The Raiders performance against the Kansas City Chiefs was nothing short of horrendous. These are not grades to put up on the fridge.
The Oakland Raiders are coming off of their worst loss of the season. Sitting in the stands as the game wound down, you could hear numerous fans commenting on how this looked like the Raiders of three years ago instead of the 2011 Raiders squad that had impressed up to this point.
With a 28-0 loss to a Kansas City Chiefs team that gave up over 40 points in each of the first two weeks of the season, there is plenty of blame to go around.
Passing Offense: This is not only one of the worst passing performances in the history of the Raiders, it is likely one of the worst passing performances in NFL history. Kyle Boller and Carson Palmer combined for six interceptions. As if that wasn't bad enough, two of those interceptions were returned for touchdowns, giving the Chiefs half of their points on pick six's. It was clear that Kyle Boller is not a starter in the NFL and the Carson Palmer is not close to being ready to start after having sat out the beginning of the season.
Rushing Offense: The running game was surprisingly strong despite the lopsided score. Darren McFadden went down early in the game, giving Michael Bush the opportunity to show the league why the Raiders have one of, if not the, deepest backfields in the league. Bush got 17 touches and put up 99 yards on 5.8 yards per carry. Strong performance that could have been better had the Raiders not been trailing and forced to throw more than run.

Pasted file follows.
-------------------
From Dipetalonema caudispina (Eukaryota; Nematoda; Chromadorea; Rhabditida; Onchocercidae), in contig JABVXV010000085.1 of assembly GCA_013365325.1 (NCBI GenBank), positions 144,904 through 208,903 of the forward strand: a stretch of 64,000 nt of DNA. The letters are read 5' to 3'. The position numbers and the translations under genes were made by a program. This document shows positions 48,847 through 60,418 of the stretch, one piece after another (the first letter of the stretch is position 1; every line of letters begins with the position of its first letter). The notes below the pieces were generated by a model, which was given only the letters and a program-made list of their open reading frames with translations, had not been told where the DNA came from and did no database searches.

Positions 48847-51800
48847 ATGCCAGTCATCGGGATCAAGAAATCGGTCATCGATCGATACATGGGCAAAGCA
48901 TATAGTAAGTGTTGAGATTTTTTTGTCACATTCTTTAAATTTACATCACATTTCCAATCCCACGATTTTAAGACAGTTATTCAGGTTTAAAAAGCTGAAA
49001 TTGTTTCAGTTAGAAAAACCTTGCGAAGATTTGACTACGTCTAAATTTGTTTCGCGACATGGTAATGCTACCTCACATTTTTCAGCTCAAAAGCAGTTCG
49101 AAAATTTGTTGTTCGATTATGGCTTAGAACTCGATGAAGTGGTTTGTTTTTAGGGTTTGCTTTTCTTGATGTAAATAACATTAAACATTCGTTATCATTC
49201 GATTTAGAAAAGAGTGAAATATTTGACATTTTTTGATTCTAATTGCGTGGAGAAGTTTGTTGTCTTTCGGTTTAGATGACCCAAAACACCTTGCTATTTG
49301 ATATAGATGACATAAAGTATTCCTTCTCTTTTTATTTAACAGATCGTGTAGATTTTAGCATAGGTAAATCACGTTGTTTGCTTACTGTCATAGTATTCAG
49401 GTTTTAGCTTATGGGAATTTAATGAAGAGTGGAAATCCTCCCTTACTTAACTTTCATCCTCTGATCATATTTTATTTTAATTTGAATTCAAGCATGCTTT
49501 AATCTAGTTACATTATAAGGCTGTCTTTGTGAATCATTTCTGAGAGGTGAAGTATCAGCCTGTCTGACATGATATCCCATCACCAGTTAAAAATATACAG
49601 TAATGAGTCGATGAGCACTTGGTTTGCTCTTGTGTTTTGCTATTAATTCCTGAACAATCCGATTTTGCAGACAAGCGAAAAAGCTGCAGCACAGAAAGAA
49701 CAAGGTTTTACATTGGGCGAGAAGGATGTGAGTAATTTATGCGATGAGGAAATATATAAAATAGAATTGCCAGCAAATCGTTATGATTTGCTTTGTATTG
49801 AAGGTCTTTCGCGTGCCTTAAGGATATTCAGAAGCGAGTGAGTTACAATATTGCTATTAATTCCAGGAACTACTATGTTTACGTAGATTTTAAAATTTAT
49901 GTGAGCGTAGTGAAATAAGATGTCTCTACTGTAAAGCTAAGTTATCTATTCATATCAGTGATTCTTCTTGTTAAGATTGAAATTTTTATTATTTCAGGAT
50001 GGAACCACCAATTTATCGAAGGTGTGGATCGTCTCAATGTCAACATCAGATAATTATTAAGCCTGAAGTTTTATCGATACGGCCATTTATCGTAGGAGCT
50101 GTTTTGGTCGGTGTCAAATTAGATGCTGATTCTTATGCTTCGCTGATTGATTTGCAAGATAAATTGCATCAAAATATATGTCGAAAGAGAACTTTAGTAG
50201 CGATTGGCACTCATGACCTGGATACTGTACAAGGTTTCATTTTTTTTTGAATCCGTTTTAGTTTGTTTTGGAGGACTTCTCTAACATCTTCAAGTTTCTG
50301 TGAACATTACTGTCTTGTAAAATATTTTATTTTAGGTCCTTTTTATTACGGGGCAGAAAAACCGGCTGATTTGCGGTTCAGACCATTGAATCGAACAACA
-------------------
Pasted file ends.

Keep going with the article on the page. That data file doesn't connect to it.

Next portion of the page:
Passing Defense: The pass defense also had a decent day. Matt Cassel went 15 for 30 for 161 yards with two interceptions and only averaged 5.4 yards per attempt. For a Raiders team that has struggled to find consistency in its secondary due to injuries and the departure of long time starter Nnamdi Asomugha, this was a very solid outting.
Rushing Defense: The run defense struggled a little on Sunday, but was not terrible. It was playing against adversity as it was tasked with playing behind and for a majority of the game as the offense struggled to stay on the field. While the Raiders gave up 139 yards on the ground, they came off of a massive 39 attempts and no runningback was able to break the triple digit mark.
Special Teams: After two consecutive weeks of amazing special teams play, the Raiders special teams were a complete non factor in this game. There were no field goals or field goal attempts and no major returns for the Raiders. On the other hand, they did not give up any major returns to the Chiefs, and Shane Lechler continues to be a monster as he kicks the ball further than a human should be able to.
Coaching: This was by far the worst coaching performance of Hue Jackson's young head coaching career. The entire game was littered with mistakes by the Raiders coaching staff, far too many to get into here. If you'd like to read more on how bad Hue Jackson and his staff performed on Sunday, check out my feature on why the fault for the loss should fall on the shoulders of Jackson, rather than the quarterbacks.
Overall: This was a humilating loss for the Raiders. Most saw this as an automatic win for the Raiders. The Chiefs have been struggling this season and most thought that the Raiders would be able to pull out the win at home regardless of who was playing quarterback, unfortunately, most were wrong.